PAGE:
DID YOU KNOW?, Part 2

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Today, it’s the 2nd installment of our “Did You Know?” series, as we continue to pass along various tidbits about some of the new faces battling for roster spots in Marlins camp this spring that I’ve compiled in putting together my player notes for the start of the new season.

We’ll have more in the days ahead. And if you missed part one of this series, you can check it out at http://glenngeffner.mlblogs.com/2014/02/17/did-you-know-part-1/

OUCH!: Among active players, non-roster outfielder Reed Johnson ranks 5th with 125 career hit by pitches behind Jason Giambi (179), Alex Rodriguez (169), Derek Jeter (164) and Chase Utley (156). He has ranked among his league’s top 10 in 7 of his 11 seasons, and led the AL with a career-high 21 HBP in 2006.

KEYS TO SUCCESS: OF Brent Keys, the Marlins’ 2013 Minor League Player of the Year, is a 2-time minor league batting champion (in the South Atlantic League at Greensboro in 2012 and in the Florida State League at Jupiter in 2013). As a high schooler in Southern California, he also picked up some hardware on the gridiron. In 2006, as a 15-year-old 9th grader, Keys won the National Championship in the 14-15 year-old division of the NFL’s Punt, Pass and Kick competition at the RCA Dome in Indianapolis.

KINDRED SPIRITS: Like Chris Hatcher, who has big league time with the Marlins each of the last 3 years and is in big league camp as a non-roster invitee in 2014, right-handed reliever Carter Capps was born in Kinston, NC and was originally a catcher. While Hatcher famously reached the big leagues as a catcher with the Marlins before moving to the mound, Capps was converted during his freshman year at Mount Olive College in Mount Olive, NC. Capps went on to set an NCAA record, winning his first 24 career decisions, before he suffered his lone collegiate loss in the 2011 Division II College World Series. Capps was the consensus 2011 Division II National Pitcher of the Year, the American Baseball Coaches Association Player of the Year and a first-team Academic All-American. He was drafted by the Mariners in the 3rd round and, sporting a fastball that has topped 100 MPH, reached the big leagues August 3, 2012, only 359 days after he signed his pro contract. After spending most of 2012 with the Mariners, Capps was acquired by Miami in a deal for Logan Morrison in December. Marlins GM Dan Jennings offered the line of the spring to this point, talking about Capps. He said one report on the flamethrower said he could “throw a marshmallow through a battleship.”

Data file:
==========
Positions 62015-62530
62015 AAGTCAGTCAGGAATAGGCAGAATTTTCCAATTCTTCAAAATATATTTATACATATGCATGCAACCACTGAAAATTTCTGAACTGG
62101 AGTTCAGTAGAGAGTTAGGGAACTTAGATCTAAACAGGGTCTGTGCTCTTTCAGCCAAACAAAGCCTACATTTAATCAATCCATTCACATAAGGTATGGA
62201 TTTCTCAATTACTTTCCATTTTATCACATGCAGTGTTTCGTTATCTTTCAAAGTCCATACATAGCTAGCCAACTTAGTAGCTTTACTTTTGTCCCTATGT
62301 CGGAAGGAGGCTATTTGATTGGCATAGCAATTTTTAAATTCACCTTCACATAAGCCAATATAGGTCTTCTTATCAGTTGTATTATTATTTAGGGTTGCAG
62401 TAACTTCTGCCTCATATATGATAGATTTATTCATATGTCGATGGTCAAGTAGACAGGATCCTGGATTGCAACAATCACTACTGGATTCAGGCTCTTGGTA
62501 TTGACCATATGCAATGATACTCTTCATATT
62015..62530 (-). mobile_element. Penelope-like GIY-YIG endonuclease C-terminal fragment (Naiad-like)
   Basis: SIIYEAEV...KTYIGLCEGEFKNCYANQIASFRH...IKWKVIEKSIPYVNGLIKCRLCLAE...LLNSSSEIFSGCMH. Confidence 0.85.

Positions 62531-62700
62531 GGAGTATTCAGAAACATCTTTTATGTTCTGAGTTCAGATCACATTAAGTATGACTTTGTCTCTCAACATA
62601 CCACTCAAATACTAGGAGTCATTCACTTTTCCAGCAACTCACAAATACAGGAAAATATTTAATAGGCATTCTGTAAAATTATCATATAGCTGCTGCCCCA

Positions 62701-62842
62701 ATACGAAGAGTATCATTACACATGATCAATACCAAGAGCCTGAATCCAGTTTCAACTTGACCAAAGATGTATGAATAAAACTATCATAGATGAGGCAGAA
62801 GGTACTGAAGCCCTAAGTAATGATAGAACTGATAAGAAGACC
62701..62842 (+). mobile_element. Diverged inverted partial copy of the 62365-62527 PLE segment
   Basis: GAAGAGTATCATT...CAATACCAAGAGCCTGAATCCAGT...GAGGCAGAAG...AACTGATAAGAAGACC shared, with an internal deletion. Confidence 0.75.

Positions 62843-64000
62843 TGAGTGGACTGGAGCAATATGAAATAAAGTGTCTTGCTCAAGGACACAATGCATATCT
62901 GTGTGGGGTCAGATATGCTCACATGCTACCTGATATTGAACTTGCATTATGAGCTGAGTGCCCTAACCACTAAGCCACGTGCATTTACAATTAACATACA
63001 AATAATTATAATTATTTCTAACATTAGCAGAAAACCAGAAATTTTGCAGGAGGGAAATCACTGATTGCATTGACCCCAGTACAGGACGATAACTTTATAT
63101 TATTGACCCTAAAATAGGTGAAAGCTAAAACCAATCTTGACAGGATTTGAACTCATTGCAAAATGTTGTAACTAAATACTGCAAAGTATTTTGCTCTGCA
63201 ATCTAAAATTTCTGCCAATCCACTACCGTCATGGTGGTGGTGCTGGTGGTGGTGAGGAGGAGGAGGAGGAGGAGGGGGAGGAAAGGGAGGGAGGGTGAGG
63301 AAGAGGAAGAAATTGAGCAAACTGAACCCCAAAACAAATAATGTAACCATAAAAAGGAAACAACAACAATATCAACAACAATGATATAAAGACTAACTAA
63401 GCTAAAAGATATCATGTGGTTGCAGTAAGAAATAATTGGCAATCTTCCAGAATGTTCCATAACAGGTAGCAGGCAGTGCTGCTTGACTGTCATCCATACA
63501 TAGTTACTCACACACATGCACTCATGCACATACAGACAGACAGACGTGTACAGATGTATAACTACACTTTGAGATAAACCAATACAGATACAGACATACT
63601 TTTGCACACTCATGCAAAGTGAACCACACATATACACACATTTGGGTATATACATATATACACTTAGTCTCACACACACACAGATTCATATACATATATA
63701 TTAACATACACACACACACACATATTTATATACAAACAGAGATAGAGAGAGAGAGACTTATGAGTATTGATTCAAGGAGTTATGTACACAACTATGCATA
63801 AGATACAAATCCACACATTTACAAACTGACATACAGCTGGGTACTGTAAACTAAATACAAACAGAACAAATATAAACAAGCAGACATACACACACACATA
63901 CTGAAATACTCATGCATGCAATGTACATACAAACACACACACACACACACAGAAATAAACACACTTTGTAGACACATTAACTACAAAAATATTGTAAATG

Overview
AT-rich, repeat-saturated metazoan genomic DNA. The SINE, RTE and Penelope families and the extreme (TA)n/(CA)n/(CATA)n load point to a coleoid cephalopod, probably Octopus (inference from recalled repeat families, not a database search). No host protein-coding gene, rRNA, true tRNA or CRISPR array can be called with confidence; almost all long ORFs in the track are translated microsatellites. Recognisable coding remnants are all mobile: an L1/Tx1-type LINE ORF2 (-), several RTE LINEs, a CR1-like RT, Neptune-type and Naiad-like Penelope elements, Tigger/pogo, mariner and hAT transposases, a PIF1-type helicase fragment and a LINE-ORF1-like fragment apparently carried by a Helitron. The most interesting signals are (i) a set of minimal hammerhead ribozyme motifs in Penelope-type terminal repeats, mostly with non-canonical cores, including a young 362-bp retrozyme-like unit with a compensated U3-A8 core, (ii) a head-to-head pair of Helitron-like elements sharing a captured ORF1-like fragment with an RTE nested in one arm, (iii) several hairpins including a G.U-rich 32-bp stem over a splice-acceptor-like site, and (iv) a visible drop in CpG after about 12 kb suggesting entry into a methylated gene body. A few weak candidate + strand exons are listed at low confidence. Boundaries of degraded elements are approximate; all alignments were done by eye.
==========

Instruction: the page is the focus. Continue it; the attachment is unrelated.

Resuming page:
ANOTHER MAN ON THE MOVE: Carlos Marmol is another Marlins pitcher who began his professional career as a position player. Marmol signed with the Cubs as a catcher/OF and spent his first 2 minor league seasons playing left field and catching. He hit .257 with a homer and 32 RBI in 102 games for the Arizona Rookie League Cubs and Single-A Lansing before moving to the mound for good in 2003, his 3rd professional season. Marmol hit .261 in 23 at-bats as a Cubs rookie in 2006, homering off Colorado’s Shawn Chacon, but he’s hitless in 8 at-bats over his last 7 seasons. As for Marmol’s work on the hill, since the start of 2008, he leads all major league relief pitchers in appearances (426) and strikeouts (575), while his 417.1 IP are 2nd to only Jamey Wright, and his .175 opponents average ranks 5th in the majors behind Aroldis Chapman (2010- ), Craig Kimbrel (2010- ), Kenley Jansen (2010- ) and Al Albuquerque (2011- ).

For more on the Marlins and Major League Baseball, follow me on Twitter at @GlennGeffner and friend me on Facebook at Facebook.com/GlennGeffner. To have new Fish Tales posts delivered directly to you via email, please click the “Follow” button and enter your email address. And you can catch Marlins play-by-play on the radio all season long on new flagship station 940 AM WINZ and the Marlins Radio Network.

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